True to my aversion to noisy, crowded cities I have been running away from Sydney on a regular basis over the last few weeks. During a stay in the Blue Mountains I have visited (and weeded) some of my favourite labyrinths:

  • The one that started this whole caper: the mosaic beauty in the Katoomba Community garden. Coming across a couple of pieces of broken pottery in the lines the reflection was: I can’t see the whole picture because I don’t have all the pieces
  • Those at Blue Labyrinth in Woodford, a property owned by Donna Mulhearn and her partner Their Chartres labyrinth exudes a true Aussie flavour with billabong and reaching gum trees in the near distance.

Emily Simpson and I were invited to meet with members of the Boat Harbour community of Port Stephens who are interested in building a permanent labyrinth at Iluka Reserve as one of their suicide prevention strategies. The site is close enough to the water to hear the waves but afforded sufficient privacy by surrounding trees and shrubs. Emily provided background information on the labyrinth and some insights from her experiences in building the Centennial Park labyrinth. I shared my perspectives as a mental health patient, a health professional and labyrinth facilitator as well as some of what I have learnt in the process of walking over 300 labyrinths.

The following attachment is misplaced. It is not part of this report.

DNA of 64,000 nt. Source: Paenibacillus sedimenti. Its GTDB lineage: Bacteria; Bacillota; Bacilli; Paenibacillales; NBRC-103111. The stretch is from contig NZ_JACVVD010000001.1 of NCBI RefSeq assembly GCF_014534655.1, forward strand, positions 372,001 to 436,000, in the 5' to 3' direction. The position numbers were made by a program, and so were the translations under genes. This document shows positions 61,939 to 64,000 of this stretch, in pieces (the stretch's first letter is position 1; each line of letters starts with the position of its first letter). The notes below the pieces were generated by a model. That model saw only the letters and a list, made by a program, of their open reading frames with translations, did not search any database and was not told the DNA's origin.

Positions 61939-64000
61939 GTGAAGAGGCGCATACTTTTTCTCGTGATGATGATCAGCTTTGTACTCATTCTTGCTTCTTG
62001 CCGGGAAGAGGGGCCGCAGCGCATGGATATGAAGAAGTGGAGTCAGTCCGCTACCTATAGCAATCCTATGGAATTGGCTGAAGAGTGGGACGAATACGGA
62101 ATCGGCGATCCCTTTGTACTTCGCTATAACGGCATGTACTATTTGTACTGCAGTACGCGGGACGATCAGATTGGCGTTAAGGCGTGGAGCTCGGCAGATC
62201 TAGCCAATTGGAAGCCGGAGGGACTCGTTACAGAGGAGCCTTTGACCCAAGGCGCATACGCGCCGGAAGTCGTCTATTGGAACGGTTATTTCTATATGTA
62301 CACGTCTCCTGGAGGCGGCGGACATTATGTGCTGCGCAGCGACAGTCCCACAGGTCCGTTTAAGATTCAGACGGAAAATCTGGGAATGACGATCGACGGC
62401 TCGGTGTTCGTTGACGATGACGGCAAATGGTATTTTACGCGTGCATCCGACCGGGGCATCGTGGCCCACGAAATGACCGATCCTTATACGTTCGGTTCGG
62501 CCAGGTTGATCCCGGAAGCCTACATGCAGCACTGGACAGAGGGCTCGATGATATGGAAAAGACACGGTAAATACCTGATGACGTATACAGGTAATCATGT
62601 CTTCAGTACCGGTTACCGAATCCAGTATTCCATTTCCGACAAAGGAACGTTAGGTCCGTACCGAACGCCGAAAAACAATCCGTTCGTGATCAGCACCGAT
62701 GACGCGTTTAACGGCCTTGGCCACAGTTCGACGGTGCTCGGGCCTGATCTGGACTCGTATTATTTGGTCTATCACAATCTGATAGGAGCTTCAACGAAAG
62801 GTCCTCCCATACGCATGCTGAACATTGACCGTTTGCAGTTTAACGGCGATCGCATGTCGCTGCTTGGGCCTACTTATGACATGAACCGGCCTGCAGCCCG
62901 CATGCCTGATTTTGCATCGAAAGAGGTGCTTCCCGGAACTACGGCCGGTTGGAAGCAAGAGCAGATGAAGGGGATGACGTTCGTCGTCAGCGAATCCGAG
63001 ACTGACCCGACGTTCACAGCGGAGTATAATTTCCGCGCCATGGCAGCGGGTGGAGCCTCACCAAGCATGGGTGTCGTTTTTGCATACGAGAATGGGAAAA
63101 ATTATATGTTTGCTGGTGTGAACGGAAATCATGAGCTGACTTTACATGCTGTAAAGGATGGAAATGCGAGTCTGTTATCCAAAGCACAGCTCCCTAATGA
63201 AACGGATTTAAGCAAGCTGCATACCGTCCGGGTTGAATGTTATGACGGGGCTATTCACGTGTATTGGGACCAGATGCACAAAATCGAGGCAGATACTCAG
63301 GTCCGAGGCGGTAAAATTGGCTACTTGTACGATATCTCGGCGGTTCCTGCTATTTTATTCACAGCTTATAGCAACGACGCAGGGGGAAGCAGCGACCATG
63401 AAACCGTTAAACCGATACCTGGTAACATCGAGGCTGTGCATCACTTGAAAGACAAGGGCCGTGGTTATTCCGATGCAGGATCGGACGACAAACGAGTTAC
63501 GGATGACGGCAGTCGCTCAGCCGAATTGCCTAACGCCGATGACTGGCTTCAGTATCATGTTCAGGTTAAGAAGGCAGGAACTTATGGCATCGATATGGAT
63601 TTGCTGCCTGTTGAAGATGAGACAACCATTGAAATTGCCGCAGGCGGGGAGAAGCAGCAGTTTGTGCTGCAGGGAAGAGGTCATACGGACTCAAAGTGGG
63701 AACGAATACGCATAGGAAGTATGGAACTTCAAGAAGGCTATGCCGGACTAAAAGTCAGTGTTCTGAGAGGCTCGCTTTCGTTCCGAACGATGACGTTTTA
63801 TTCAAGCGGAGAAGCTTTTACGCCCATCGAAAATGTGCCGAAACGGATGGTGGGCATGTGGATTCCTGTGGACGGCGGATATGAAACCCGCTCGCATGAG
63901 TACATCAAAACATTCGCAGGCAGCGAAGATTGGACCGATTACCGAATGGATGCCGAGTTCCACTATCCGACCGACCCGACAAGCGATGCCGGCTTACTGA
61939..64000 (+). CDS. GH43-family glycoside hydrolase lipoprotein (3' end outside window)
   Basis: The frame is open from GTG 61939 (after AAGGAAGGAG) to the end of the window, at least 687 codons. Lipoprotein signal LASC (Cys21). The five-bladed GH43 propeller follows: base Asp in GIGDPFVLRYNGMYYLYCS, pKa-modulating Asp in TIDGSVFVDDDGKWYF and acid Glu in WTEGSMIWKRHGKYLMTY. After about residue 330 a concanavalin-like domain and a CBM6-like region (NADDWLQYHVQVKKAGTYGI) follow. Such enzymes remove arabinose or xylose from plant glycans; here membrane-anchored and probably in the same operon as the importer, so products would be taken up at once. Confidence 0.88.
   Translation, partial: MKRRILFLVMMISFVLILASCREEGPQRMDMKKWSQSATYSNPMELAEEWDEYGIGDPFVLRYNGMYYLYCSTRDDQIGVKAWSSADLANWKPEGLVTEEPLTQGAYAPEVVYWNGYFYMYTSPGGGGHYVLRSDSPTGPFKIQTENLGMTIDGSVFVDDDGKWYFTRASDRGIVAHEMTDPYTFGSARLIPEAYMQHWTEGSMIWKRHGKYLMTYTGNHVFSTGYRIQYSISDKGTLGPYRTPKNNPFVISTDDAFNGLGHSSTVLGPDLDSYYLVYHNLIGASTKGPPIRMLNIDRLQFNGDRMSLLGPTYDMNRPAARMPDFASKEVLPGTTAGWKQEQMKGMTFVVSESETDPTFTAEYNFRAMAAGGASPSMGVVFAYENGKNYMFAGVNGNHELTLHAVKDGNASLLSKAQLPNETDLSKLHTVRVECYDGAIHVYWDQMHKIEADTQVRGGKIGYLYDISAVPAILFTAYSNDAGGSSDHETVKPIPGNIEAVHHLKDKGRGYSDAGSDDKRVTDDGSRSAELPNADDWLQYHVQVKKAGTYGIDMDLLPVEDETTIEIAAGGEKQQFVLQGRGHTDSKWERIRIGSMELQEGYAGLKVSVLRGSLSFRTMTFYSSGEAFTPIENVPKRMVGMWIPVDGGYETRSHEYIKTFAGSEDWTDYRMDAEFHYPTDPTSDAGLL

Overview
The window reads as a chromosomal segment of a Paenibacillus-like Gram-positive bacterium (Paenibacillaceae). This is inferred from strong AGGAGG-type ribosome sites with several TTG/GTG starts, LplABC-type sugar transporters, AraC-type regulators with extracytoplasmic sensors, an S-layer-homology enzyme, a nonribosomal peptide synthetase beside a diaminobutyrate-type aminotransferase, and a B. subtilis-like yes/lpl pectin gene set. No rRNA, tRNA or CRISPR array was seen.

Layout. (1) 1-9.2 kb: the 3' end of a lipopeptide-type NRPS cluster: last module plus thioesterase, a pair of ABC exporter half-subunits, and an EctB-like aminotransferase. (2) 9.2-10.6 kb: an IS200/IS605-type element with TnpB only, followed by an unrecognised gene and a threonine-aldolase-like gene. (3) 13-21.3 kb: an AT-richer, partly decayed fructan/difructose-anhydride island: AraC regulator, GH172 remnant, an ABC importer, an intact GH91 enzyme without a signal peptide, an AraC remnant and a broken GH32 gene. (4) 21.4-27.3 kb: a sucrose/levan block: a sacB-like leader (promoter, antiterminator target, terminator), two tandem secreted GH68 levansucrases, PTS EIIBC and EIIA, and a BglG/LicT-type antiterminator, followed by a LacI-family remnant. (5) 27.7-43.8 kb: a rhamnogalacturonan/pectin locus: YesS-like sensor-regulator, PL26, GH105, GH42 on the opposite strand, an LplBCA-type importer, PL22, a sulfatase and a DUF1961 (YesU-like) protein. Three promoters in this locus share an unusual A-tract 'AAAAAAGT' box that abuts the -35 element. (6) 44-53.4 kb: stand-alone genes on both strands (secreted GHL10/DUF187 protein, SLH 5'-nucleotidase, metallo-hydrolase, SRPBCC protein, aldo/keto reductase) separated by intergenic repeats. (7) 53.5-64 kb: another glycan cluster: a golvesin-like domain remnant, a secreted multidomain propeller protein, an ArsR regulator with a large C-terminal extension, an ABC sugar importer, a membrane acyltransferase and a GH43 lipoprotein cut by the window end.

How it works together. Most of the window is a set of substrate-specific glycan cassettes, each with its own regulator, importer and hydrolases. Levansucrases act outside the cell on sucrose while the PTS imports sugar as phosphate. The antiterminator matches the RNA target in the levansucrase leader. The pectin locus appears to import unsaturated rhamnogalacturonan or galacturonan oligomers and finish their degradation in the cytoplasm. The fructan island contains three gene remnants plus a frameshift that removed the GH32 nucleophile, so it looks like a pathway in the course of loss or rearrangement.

On the way to Nelson Bay I was able to visit Rainbird Lodge: a private property with a labyrinth in the garden!

While visiting and walking labyrinths in the Southern Highlands with Erica Webber I shared with her the reflection that labyrinths are a bit like people: some are easier to engage with emotionally and spiritually than others. There are some that I feel an immediate emotional connection with and others where there is no chemistry at all.